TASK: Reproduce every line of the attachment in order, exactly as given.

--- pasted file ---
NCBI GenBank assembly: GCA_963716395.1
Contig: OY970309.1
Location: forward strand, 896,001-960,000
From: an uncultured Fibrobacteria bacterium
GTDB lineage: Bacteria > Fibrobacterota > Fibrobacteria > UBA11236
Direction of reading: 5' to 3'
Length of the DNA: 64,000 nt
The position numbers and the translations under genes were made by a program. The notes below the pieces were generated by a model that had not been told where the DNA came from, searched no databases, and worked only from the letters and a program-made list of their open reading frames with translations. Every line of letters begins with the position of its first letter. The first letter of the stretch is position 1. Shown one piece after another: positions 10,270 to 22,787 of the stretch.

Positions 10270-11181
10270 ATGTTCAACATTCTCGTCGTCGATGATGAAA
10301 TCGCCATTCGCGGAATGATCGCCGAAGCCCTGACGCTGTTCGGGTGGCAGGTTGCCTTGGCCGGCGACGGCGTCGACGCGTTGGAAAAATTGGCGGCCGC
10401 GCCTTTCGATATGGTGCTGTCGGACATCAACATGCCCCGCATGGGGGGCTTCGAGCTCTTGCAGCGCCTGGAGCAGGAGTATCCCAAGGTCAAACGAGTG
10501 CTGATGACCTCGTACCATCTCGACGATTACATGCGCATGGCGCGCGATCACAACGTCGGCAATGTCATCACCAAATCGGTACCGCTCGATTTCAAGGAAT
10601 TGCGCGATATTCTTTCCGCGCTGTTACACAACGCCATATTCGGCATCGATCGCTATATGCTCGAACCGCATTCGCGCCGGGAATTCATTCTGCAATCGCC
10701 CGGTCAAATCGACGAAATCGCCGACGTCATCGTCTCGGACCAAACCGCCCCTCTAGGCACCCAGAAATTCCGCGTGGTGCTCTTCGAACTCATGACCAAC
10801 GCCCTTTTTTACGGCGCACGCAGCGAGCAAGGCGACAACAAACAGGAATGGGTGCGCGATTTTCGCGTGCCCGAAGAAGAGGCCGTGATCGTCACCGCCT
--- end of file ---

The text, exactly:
NCBI GenBank assembly: GCA_963716395.1
Contig: OY970309.1
Location: forward strand, 896,001-960,000
From: an uncultured Fibrobacteria bacterium
GTDB lineage: Bacteria > Fibrobacterota > Fibrobacteria > UBA11236
Direction of reading: 5' to 3'
Length of the DNA: 64,000 nt
The position numbers and the translations under genes were made by a program. The notes below the pieces were generated by a model that had not been told where the DNA came from, searched no databases, and worked only from the letters and a program-made list of their open reading frames with translations. Every line of letters begins with the position of its first letter. The first letter of the stretch is position 1. Shown one piece after another: positions 10,270 to 22,787 of the stretch.

Positions 10270-11181
10270 ATGTTCAACATTCTCGTCGTCGATGATGAAA
10301 TCGCCATTCGCGGAATGATCGCCGAAGCCCTGACGCTGTTCGGGTGGCAGGTTGCCTTGGCCGGCGACGGCGTCGACGCGTTGGAAAAATTGGCGGCCGC
10401 GCCTTTCGATATGGTGCTGTCGGACATCAACATGCCCCGCATGGGGGGCTTCGAGCTCTTGCAGCGCCTGGAGCAGGAGTATCCCAAGGTCAAACGAGTG
10501 CTGATGACCTCGTACCATCTCGACGATTACATGCGCATGGCGCGCGATCACAACGTCGGCAATGTCATCACCAAATCGGTACCGCTCGATTTCAAGGAAT
10601 TGCGCGATATTCTTTCCGCGCTGTTACACAACGCCATATTCGGCATCGATCGCTATATGCTCGAACCGCATTCGCGCCGGGAATTCATTCTGCAATCGCC
10701 CGGTCAAATCGACGAAATCGCCGACGTCATCGTCTCGGACCAAACCGCCCCTCTAGGCACCCAGAAATTCCGCGTGGTGCTCTTCGAACTCATGACCAAC
10801 GCCCTTTTTTACGGCGCACGCAGCGAGCAAGGCGACAACAAACAGGAATGGGTGCGCGATTTTCGCGTGCCCGAAGAAGAGGCCGTGATCGTCACCGCCT